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Most federal oil and leases in Utah go unsold

Published August 19, 2014 1:39 pm

Operators nominate land for drilling, but don't always show up at auction.
This is an archived article that was published on sltrib.com in 2014, and information in the article may be outdated. It is provided only for personal research purposes and may not be reprinted.

A federal oil and gas lease auction was a bit of a bust Tuesday: Only two parcels fetched the minimum bid.

The Bureau of Land Management tried to auction 22 parcels totaling 39,000 acres in Tooele and Juab counties. But with a $2-an-acre minimum bid, only seven bidders were present. Two paid $33,000 for two parcels covering 2,063 acres — 5 percent of the total offered.

The sold leases are around Hop Creek, seven miles east of Nephi in the morning shadows of Mount Nebo. LT Land Group LLC of Salt Lake City bid $25-an-acre for one. International Petroleum bid $9-per-acre for the other.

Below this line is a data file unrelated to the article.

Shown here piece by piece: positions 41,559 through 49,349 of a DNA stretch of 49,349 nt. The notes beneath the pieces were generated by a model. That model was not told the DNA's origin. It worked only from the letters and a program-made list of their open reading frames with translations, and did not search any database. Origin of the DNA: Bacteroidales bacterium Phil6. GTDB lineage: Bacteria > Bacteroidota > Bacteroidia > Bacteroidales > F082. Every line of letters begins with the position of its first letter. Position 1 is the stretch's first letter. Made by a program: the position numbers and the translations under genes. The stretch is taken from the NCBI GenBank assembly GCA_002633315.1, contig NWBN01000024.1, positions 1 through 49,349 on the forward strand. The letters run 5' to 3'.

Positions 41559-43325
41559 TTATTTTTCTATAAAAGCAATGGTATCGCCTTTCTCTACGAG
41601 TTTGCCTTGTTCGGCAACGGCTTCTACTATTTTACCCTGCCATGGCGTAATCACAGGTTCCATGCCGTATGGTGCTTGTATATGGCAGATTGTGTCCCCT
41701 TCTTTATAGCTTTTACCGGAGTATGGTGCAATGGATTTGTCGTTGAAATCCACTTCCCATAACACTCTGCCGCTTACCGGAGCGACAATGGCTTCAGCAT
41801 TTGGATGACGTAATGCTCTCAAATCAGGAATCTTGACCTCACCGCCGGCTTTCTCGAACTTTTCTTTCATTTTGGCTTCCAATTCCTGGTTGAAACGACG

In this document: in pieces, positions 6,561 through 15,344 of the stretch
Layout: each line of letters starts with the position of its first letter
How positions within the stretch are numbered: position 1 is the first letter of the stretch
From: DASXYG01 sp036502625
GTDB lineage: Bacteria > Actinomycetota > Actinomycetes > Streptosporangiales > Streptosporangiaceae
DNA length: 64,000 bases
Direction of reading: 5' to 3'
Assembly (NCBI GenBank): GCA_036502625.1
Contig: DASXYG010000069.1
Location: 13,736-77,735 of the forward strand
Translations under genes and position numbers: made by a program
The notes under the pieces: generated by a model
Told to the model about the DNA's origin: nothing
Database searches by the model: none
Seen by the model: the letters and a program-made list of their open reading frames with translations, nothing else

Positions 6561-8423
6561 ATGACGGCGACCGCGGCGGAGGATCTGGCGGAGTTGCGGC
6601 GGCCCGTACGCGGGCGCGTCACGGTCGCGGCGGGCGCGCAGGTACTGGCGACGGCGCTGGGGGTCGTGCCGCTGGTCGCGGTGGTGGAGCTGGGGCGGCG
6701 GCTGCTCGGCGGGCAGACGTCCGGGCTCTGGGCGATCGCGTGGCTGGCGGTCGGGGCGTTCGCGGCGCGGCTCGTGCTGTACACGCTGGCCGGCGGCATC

Interest was not as low as the last time the BLM offered leases in its West Desert district. That August 2013 sale attracted no bids on any of 35 parcels in Tooele County.

The feds, meanwhile, have proposed leasing 69 parcels covering 72,236 acres, mostly in energy-rich Uintah and Carbon counties, at its next quarterly lease sale Nov. 18. Likely to generate more interest than any other this year, this sale involves leases in the Uinta Basin and around Helper and East Carbon.

The oil and gas industry is unhappy the BLM is not offering more acreage at this sale. Fewer than half the parcels nominated by the industry in Uintah, Duchesne, Emery and Carbon counties made the sale list, the Western Energy Alliance complained.

For example, of 60 parcels managed by the Price field office, the BLM withheld all or part of 17 due to conflicts with coal resources. All or part of another 34 because they overlap with sage grouse habitat.

"Our members continue to be harmed by these indeterminate delays and deferrals," the energy trade group wrote in comments for the sale's environmental assessment.

Environmentalists object that some parcels being sold Nov. 18 have possible impacts on riparian areas, cultural resources and sensitive species.

They also chide industry for nominating so many parcels that are poor candidates for development, citing the failure of many parcels to get the $2-an-acre minimum bid.





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